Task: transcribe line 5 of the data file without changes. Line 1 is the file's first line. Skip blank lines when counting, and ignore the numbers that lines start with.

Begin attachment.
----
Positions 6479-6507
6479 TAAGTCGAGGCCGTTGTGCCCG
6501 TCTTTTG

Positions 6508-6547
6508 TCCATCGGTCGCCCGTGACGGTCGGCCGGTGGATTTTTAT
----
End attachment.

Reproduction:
6508 TCCATCGGTCGCCCGTGACGGTCGGCCGGTGGATTTTTAT